Obviously, a lot of us are coming into this movie rather divided. Some of us want Kong to win. Others love the Big G. Without giving anything away, I’ll just say that this isn’t a Batman v Superman situation - we do get a definitive winner to this ridiculous matchup, and it’s the only one that makes sense. Both kaiju get their time to shine, though I will say that I came away a little disappointed as a Godzilla fan, hoping he’d get just one more ‘wow’ moment like the MUTO kiss of death in Godzilla (2014) or the Burning Godzilla appearance in its sequel. Kong fans will be really happy here, considering that the gorilla acts as the lovable-but-grumpy heart of this movie. It’s much more of a Kong movie than a Godzilla one. 


The human problem

Image: Warner Bros. Pictures

This might seem nitpicky, but it annoys me to no end that these movies still haven’t figured out a workaround to their shared human problem. Every single time a MonsterVerse movie decides to cut away from its badass monster fights to the wandering humans below, it becomes significantly less interesting. Godzilla (2014) and its sequel suffered greatly for this, choosing to cut away from the stars of the show to humans milling about at the worst of times. Godzilla vs. Kong improves on this a little, but not enough. 

The human storylines come twofold - one on Godzilla’s ‘team’ and another on Kong’s. On Godzilla’s team are Madison Russell, Bernie Hayes and Josh Valentine, the former two of whom are kaiju conspiracy theorists, believing that something deeper is going on with Godzilla’s suddenly erratic behaviour. I don’t remember Madison being this annoying in King of the Monsters but boy, this trio altogether made up for every one of this movie’s lowest points. Their presence is barely justified in an extremely nonsensical plot that involves them breaking into highly dangerous bases with less security than a jewellery store. 

Image: Warner Bros. Pictures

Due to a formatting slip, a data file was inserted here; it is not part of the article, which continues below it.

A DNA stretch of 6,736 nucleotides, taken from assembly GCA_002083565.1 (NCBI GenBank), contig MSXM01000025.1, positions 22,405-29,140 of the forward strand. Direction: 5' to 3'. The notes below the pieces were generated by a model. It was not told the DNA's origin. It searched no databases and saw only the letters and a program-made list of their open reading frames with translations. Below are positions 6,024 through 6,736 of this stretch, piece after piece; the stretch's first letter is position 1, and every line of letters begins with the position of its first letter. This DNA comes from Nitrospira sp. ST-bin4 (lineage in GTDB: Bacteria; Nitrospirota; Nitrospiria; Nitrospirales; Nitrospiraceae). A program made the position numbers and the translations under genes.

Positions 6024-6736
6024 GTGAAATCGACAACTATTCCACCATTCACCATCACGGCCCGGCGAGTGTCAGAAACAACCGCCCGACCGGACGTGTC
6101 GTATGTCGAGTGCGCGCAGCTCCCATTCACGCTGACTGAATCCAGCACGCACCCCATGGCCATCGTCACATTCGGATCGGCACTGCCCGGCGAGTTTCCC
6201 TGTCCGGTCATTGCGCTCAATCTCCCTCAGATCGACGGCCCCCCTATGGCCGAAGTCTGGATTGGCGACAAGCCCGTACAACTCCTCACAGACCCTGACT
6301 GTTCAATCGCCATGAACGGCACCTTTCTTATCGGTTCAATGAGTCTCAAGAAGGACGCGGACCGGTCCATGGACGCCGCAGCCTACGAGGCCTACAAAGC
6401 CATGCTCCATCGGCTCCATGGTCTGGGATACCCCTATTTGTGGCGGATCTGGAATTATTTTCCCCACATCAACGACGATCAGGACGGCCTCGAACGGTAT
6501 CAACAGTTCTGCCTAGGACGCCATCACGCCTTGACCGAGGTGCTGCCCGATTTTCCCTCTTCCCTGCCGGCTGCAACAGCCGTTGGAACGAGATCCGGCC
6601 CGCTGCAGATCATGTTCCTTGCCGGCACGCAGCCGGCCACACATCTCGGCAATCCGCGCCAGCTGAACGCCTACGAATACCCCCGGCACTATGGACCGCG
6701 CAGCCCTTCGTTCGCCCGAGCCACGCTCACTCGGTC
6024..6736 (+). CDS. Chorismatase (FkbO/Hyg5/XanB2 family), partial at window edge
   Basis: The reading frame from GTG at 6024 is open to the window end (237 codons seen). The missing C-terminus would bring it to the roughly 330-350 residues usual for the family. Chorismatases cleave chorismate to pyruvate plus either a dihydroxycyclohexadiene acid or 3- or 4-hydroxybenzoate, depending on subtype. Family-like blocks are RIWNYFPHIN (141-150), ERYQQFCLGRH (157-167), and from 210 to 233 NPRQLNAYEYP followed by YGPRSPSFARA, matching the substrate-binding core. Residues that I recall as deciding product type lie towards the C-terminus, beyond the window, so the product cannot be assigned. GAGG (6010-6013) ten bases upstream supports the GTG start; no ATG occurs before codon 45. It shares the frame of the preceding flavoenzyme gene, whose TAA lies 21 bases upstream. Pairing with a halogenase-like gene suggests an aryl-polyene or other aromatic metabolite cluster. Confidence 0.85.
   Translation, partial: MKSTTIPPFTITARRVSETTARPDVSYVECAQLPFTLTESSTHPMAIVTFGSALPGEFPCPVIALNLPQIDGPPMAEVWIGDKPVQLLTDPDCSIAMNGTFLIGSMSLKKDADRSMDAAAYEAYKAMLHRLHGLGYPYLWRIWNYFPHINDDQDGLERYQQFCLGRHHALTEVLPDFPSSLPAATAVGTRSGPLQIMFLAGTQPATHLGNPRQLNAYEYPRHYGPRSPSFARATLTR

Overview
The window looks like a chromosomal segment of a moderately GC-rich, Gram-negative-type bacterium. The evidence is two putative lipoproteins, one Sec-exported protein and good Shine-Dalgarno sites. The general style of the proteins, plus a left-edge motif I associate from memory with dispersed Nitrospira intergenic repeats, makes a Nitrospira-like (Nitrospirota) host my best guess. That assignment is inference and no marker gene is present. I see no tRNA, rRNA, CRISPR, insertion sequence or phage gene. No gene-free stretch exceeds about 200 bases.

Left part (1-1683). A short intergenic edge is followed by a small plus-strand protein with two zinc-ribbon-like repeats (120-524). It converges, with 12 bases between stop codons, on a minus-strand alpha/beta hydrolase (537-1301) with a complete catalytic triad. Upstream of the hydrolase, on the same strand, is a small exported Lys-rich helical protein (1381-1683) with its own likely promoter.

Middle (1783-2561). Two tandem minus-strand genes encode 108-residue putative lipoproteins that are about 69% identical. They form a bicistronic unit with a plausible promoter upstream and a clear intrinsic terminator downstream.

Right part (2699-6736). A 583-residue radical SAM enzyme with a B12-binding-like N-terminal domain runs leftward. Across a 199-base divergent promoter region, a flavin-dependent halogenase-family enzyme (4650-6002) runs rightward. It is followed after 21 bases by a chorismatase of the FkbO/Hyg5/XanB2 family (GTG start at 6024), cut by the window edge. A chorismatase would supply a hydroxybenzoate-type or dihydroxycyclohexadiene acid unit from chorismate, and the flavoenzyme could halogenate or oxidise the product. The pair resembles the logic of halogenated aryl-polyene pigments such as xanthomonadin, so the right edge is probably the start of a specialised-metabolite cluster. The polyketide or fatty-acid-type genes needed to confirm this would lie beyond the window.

The Kong team is a lot more relevant by comparison. They’re on the front lines, trying to figure out what to do with Kong and unravelling an ancient mystery while they’re at it. Some of the things they do and see make absolutely no sense (again, I don’t want to spoil anything), but you just learn to roll with the dumb stuff. The human antagonists are extremely generic, with weak and underdeveloped motives for doing terribly stupid things - but they serve to introduce an extraordinary cameo that will have kaiju fans cheering, so we’ll give them a pass on that too.

While the dumb human stuff doesn’t get in the way of the cool kaiju stuff as much as it has in past installments, it still feels extremely unnecessary. I get that these movies can’t just be monsters duking it out for two hours (if only), but I do wish humans were better placed in these things. Movie after movie, this is a common complaint. Why do they still suck all the fun out of the room when they show up? You'll notice that I'm not pointing out anything specific, either - that's because the moment the movie mentions who the villains are, a bunch of dots start connecting immediately and the first hour becomes quite predictable. 

Here’s where Godzilla vs. Kong doesn’t improve upon Godzilla: King of the Monsters - the music. Tom Holkenborg’s score is loud and atmospheric, serving as a suitable accompaniment for all the fighting we see unfold throughout this movie. However, it’s also instantly generic and forgettable compared to Bear McCreary’s incredible work on King of the Monsters, which brought back classic themes for its monsters and elevated their very presence. Holkenborg does this odd ‘Can I copy your homework/Sure, but change it so the teacher doesn’t notice’ version of the Godzilla theme that’s just… worse. That theme is legendary, so its departure is felt. 



Image: Warner Bros. Pictures

Godzilla vs. Kong might not deliver an incredible human plot, but it sure does deliver on the kaiju front. This is a jaw-dropping spectacle of lizards and monkeys tossing each other through skyscrapers and bonking each other with big stupid axes, and I love it for that. It’s big, silly action-packed fun brought to life with the best CG work a MonsterVerse film has seen yet, with a couple of exciting twists and decent world-building. If you’ve been itching to head into the cinema for a blockbuster epic, your search is over. That goes double for kaiju fans. 


7.5 bonks out of 10

Godzilla vs. Kong will hit theaters on 24 March 2021.